OF TOKYO DOES ENOUGH TO HELP
THE AGING POPULATION?
ARE THERE PROGRAMS
THAT THEY HAVE
THAT ARE HELPING THE SITUATION?

Hiromichi says "Not in a structured way. Some people offer help when they see someone in need. But there isn’t an organization that offers the services we are providing today."

(music plays)

Mikael says THIS IS WHERE MR. AOKI'S
SYSTEM PAYS OFF:
ALSO GET SOMETHING IN RETURN.
THEY'RE NOT PAID, BUT EACH
THAT CAN ONLY BE TRADED IN AT
LOCAL STORES.

A map shows the location of the Nakanobu District.

Mikael says IN THE END,
THESE GOOD DEEDS HELP KEEP
THE NEIGHBOURHOOD VIBRANT.

Hiromichi says "My office issues coupons. Our customers then purchase those coupons to hire our services. When a customer buys a 1,000 yen coupon, the volunteer gets a 500 yen voucher to spend in one of the participating stores and the other 500 yen is donated to our organization, our NPO. The system we have here makes elderly happy. And it keeps people healthy. The vouchers bring business to the shopping district. And better health reduces hospital visits. People don’t use their national health insurance as much. The government saves money that way."

A caption reads "1,000 yens = 11 Canadian Dollars."

Mikael says IS IT SPREADING TO OTHER PARTS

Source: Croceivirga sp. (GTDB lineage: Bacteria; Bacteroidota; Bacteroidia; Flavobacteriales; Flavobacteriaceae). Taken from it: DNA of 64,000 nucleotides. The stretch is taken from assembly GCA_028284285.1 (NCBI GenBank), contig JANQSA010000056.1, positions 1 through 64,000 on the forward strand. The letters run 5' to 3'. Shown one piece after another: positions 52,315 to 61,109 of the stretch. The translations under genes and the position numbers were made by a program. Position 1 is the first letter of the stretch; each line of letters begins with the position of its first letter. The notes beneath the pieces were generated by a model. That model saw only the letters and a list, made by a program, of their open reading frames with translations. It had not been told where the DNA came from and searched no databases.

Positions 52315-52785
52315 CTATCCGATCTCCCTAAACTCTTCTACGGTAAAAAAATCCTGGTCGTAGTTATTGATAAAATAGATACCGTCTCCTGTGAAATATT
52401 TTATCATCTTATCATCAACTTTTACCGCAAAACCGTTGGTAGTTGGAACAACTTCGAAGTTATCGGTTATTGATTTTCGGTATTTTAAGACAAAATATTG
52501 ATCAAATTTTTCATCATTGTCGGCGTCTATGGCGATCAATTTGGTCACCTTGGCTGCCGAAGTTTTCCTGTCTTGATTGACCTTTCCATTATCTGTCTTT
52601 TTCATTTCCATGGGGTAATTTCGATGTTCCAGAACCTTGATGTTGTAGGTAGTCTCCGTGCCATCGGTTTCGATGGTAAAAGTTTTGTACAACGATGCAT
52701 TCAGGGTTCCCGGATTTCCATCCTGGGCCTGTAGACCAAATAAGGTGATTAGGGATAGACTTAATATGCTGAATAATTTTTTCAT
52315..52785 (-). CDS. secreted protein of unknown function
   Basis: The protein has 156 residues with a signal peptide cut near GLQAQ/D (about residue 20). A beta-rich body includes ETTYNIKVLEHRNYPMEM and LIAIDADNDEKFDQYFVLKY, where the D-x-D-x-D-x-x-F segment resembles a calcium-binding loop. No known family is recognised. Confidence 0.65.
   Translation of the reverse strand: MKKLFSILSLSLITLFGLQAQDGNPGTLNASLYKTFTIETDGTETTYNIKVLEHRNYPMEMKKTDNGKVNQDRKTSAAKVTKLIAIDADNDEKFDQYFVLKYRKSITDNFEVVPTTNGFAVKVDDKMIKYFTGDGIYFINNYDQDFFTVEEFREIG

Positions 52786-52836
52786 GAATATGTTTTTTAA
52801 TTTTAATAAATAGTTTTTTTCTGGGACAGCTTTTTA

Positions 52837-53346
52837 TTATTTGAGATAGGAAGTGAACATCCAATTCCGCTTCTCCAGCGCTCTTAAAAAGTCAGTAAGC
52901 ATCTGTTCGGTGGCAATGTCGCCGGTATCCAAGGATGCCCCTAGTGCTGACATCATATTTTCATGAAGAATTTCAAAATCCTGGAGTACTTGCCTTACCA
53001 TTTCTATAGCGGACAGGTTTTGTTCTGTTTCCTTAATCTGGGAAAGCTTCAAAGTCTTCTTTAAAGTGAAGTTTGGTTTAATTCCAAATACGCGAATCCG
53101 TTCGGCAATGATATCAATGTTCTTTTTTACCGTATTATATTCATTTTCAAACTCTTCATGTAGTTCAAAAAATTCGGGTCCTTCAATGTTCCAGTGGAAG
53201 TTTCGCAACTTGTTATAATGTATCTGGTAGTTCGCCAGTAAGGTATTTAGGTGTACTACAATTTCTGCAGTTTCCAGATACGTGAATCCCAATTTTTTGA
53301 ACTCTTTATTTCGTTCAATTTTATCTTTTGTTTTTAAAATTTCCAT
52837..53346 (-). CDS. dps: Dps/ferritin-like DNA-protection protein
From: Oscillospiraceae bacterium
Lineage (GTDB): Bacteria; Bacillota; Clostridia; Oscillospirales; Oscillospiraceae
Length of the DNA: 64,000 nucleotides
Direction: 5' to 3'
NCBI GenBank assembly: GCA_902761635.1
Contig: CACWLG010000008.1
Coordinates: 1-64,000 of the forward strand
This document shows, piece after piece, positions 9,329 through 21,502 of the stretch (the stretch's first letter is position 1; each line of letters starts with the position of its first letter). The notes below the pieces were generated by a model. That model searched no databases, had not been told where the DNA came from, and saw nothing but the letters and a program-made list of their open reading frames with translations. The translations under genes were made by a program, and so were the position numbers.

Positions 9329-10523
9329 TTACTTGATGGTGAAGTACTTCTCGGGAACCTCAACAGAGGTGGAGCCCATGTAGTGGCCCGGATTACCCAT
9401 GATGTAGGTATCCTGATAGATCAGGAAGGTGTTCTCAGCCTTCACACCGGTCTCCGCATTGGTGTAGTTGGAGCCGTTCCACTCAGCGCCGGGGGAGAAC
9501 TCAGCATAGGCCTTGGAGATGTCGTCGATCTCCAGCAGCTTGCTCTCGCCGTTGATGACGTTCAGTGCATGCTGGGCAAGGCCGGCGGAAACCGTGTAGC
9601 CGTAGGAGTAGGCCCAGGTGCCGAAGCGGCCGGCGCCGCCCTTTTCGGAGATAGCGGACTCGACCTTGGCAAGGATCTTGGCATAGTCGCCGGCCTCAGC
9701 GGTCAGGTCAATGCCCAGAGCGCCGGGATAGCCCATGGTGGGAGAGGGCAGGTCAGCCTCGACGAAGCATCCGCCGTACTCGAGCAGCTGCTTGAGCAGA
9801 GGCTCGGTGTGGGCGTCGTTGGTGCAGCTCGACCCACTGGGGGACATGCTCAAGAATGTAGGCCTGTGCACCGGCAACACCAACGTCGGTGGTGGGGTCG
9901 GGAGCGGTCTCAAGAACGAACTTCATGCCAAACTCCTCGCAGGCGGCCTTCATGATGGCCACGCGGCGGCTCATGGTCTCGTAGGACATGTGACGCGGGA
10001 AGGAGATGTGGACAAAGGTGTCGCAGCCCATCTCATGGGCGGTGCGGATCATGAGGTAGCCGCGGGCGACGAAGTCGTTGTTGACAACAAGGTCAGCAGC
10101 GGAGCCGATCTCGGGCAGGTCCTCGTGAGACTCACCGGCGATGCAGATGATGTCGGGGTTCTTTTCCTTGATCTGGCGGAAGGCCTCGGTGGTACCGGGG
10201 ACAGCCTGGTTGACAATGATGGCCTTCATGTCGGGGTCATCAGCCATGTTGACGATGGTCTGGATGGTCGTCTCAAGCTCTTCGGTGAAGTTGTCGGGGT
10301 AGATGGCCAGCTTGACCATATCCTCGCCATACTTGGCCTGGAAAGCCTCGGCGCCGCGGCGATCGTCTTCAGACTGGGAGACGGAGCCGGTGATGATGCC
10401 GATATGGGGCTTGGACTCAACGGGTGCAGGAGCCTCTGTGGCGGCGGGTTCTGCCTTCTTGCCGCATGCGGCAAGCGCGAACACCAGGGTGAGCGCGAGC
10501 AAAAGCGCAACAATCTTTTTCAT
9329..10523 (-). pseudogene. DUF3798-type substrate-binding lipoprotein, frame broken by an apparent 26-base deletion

OF TOKYO AND JAPAN?

Hiromichi says "It’s starting to change, but not in Tokyo yet. It’s happening in Yokohama and Kawasaki."

They visit another house.

Hiromichi says "Hello there."

Mikael says HELLO!

Hiromichi says "He has come to help out."

A woman says "Thank you!"

Mikael says HOW OLD ARE YOU?

A man says "I’m 79."

Mikael says AND HOW DID THEY HEAR
ABOUT THE ORGANIZATION?

Another woman says "We saw the ad in the local shopping district. Mak

Mikael helps a volunteer put up wallpaper on the ceiling.

The volunteer says "Make it overlap with the masking tape. Once that’s in place, move this way. He’s pretty good. That’s okay for now."

Mikael says YOU ARE A VOLUNTEER?

The man says "Yes, I am."

Mikael says HOW LONG HAVE YOU
BEEN VOLUNTEERING
FOR THE ORGANIZATION?

The man says "I’ve been doing this for 15 years."

Mikael says WHY IS IT IMPORTANT
FOR YOU TO VOLUNTEER?

The man says "It’s a great way to interact with people
and it’s worthwhile work. It makes people happy, and that’s really nice."